When looking at labels, be sure to search for the previously mentioned companies’ seals of approval.
You should also closely read the directions for usage. Many people operate under the misconception that herbal medications are harmless because they’re easily accessible without a prescription. As we said before, they can cause adverse side effects and react negatively with other medications you may be taking.
The natural home remedies that I recommend will vary depending on the type of arthritis. I’ve kept things simple, focusing on the remedies that are proven, safe to use and easy to source.
Hopefully, you already have some sitting in your kitchen cupboard awaiting addition to your herbal first-aid kit.
Gout (Gouty Arthritis)
Gout is caused by a buildup of urate crystals in the joint causing extreme pain. You need to both decrease the dietary intake of foods known to contribute to gout and increase the amount of uric acid excreted in your urine.
A really simple way to reduce recurrence of gout is to modify your diet. Lower your intake of the following Purine-rich foods:
- organ, glandular meat
- seafoods such as anchovies, herring, sardines, mussels, scallops, trout, haddock, mackerel and tuna (1)
You can also introduce daily teas of nettle leaf and celery seed and drink tart cherry juice every day.
Just make sure that your tart cherry juice is not sweetened. You might also want to increase your intake of fresh vegetables and plant-based proteins.
Apple cider vinegar and Hibiscus can also be useful.
|Nettle leaf (2)|| |
|Celery Seed (2)|| |
|Tart Cherry juice (3)||Drink unsweetened tart cherry juice daily. Studies recommend between 200 and 300ml per day.|
Osteoarthritis is a degenerative, ‘wear and tear’ condition arising from the breakdown of cartilage between joints.
- Nettle leaf works a little differently to the other herbs you can use to treat osteoarthritis
- Turmeric is anti-inflammatory and pain relieving. For a more in-depth look at the health benefits and dosages of turmeric check out this article
- Olive leaf extract was found to both reduce inflammation and improve the composition of joint tissue (4) Olive leaf capsules and liquid are easy to find in your local health food store.
- Rosemary is also a great pain reliever (5) you can pick the fresh leaves from your garden and brew it into a tea to drink on a daily basis. You can also use Rosemary essential oil externally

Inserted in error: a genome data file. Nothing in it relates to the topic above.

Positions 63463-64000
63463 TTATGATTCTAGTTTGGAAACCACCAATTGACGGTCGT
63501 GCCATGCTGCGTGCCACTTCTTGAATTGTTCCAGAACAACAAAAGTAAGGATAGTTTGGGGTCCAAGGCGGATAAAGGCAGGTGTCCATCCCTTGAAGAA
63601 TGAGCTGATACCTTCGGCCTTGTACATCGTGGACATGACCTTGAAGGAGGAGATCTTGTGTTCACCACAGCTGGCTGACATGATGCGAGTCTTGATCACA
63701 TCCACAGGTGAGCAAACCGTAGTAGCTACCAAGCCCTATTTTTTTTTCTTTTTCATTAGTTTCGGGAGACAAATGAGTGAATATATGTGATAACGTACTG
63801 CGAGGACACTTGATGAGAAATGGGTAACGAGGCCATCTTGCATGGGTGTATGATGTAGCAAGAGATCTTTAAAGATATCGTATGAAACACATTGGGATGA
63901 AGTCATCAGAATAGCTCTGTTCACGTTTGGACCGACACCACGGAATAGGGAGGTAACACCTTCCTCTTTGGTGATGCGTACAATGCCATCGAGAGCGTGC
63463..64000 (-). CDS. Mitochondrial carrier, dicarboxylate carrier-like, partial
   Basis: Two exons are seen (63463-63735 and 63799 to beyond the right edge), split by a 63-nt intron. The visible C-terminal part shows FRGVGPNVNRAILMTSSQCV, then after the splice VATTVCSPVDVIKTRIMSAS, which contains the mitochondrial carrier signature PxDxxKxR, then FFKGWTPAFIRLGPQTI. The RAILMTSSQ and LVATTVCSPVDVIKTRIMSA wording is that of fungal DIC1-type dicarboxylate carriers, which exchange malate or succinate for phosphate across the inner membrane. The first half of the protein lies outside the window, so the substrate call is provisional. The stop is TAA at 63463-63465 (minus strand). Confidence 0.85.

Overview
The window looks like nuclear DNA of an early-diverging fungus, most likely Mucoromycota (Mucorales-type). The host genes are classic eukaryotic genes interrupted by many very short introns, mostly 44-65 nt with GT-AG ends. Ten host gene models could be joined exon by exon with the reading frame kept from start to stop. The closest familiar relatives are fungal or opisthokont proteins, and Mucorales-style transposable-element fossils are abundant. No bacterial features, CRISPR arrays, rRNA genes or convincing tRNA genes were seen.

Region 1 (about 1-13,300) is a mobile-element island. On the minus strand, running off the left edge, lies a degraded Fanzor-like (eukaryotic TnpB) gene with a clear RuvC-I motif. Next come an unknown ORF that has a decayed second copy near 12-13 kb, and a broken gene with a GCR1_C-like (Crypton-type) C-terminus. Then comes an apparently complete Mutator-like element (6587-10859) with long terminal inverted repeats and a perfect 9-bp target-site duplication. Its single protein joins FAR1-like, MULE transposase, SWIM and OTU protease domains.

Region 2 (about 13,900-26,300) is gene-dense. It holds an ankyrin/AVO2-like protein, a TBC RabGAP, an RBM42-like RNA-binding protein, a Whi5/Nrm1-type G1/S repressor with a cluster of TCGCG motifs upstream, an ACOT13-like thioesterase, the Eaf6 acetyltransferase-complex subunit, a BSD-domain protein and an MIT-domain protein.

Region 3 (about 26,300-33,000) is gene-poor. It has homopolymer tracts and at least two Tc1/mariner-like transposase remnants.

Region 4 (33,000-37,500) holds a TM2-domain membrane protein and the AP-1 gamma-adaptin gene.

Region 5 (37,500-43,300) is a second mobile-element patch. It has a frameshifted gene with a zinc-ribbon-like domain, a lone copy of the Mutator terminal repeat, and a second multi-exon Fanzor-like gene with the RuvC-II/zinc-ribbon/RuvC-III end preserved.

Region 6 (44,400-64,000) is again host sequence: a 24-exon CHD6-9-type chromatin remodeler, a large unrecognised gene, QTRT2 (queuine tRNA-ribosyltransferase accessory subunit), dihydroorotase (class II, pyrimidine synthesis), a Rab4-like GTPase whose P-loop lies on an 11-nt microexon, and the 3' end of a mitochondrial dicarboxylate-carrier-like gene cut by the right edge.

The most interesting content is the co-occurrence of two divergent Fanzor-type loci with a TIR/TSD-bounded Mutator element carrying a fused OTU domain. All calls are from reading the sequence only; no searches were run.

- ginger cayenne pepper .
Physical therapy can be useful here and you can ask your health practitioner for a referral
Rheumatoid arthritis (RA) is the most common type of inflammatory joint disease. Typically it is progressive, destructive and affects multiple joints in a symmetrical manner.
It is found throughout the world, but interestingly a higher proportion of those living in developed nations have a more severe and disabling disease.
RA is an autoimmune disease, where your immune system attacks healthy joint tissues that it normally would protect. The result is progressive tissue damage and deformity in the affected joints.
It’s also a disease that affects more than just the joints, its often accompanied by Raynaud’s phenomenon, osteoporosis, muscle weakness and a number of other diseases.
The onset of RA can be preceded by a number of symptoms such as weight loss, lethargy, myalgia (muscle pain) and fever.
If you suspect you may have RA, early intervention is recommended, so make sure you go and see your healthcare practitioner.
What does this mean for this mean for the management of RA? Luckily there are a number of different strategies that can be used at home, alongside any conventional treatment.
- Devils claw
- Fish Oil
- Mills and Bone
- Zhang, Y., Neogi, T., Chen, C., Chaisson, C., Hunter, D., & Choi, H. K. (2012). Cherry Consumption and the Risk of Recurrent Gout Attacks. Arthritis and Rheumatism, 64(12), 4004–4011. http://doi.org/10.1002/art.34677
- Dezheng Gong, Chengyan Geng, Liping Jiang, Lihui Wang, Hiroyuki Yoshimuram, and Laifu Zhong. Journal of Medicinal Food. February 2011, 14(3): 268-275. doi:10.1089/jmf.2010.1153.
- Battaglia, S (2005) The complete guide to Aromatherapy